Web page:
Start your day the te reo way . . . with a kapu kawhe

TE REO KAWHE: Rena Kohere orders her coffee in te reo from barista Chante Claassen and Celeste Keesing at Far East Coffee on Awapuni Road. Picture by Liam Clayton

Word is spreading fast as people get a discount for their morning fix at Far East Coffee if they order it in te reo.

To promote Maori Language Week, Far East is encouraging people to korero (talk) in Maori when ordering their kawhe kute (espresso).

Those who do receive 50 cents off a cup for their efforts.

Rena Kohere, a regular customer at Far East, ordered in te reo.

“He pango roa koa (Can I have a long black)?”

“Anei, taku kapu mahi rua (Here is my reusable cup).”

Rena grew up speaking Maori and having moved back from Wellington two years ago says she hears it spoken a lot more in Tairawhiti.

“I like that I can speak Maori with my kids and now I’m not the only person they hear speaking it.”

Maori Language Week has been celebrated each year from 1975. It encourages non-Maori speakers to give it a go, whether it be simple greetings or ordering food and drinks.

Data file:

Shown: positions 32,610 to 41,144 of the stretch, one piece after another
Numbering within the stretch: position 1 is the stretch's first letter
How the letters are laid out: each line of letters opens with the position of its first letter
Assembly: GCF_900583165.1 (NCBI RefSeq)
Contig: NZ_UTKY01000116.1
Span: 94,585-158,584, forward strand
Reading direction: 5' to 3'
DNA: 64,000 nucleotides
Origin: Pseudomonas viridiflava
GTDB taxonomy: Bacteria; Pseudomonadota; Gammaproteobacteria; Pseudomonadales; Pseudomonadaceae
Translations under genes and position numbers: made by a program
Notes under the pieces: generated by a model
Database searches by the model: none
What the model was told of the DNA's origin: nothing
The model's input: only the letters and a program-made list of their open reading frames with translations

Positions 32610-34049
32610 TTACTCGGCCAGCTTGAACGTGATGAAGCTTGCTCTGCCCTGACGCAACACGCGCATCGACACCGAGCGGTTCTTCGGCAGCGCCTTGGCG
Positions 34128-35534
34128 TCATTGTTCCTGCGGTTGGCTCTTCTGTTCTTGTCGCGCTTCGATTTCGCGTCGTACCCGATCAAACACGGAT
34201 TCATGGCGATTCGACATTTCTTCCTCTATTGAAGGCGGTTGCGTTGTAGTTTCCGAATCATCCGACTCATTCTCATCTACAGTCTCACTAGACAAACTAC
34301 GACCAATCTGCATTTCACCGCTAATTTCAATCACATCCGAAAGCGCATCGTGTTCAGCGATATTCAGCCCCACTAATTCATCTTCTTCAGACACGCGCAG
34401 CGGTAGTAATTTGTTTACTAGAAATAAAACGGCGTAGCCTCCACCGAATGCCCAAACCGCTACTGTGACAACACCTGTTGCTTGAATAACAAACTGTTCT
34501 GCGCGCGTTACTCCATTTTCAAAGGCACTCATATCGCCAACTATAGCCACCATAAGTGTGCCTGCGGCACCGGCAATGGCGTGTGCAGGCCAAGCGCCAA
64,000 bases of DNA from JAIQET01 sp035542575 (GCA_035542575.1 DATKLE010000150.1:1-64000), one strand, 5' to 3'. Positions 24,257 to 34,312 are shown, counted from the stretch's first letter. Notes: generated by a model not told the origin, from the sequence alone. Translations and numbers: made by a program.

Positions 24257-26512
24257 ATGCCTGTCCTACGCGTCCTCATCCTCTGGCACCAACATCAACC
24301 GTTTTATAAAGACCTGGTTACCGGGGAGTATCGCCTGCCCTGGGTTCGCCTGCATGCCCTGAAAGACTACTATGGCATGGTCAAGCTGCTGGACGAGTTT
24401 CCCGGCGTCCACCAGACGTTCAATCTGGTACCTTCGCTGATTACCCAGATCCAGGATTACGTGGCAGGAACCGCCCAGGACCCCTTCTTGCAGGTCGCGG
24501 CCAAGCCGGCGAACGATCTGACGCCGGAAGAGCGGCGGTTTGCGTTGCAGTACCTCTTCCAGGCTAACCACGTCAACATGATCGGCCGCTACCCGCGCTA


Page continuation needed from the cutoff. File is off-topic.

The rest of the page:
The theme this year is Kia Kaha te reo Maori — Let’s make the Maori language strong.

Te reo Maori is a taonga (treasure) of Maori, guaranteed under the Treaty of Waitangi.

But the Maori Language Act 2016 also makes clear it is for every New Zealander and a valued part of our national identity.

Word is spreading fast as people get a discount for their morning fix at Far East Coffee if they order it in te reo.

To promote Maori Language Week, Far East is encouraging people to korero (talk) in Maori when ordering their kawhe kute (espresso).

Those who do receive 50 cents off a cup for their efforts.

Rena Kohere, a regular customer at Far East, ordered in te reo.

“He pango roa koa (Can I have a long black)?”

“Anei, taku kapu mahi rua (Here is my reusable cup).”

Rena grew up speaking Maori and having moved back from Wellington two years ago says she hears it spoken a lot more in Tairawhiti.

“I like that I can speak Maori with my kids and now I’m not the only person they hear speaking it.”

Maori Language Week has been celebrated each year from 1975. It encourages non-Maori speakers to give it a go, whether it be simple greetings or ordering food and drinks.

The theme this year is Kia Kaha te reo Maori — Let’s make the Maori language strong.

Te reo Maori is a taonga (treasure) of Maori, guaranteed under the Treaty of Waitangi.

But the Maori Language Act 2016 also makes clear it is for every New Zealander and a valued part of our national identity.

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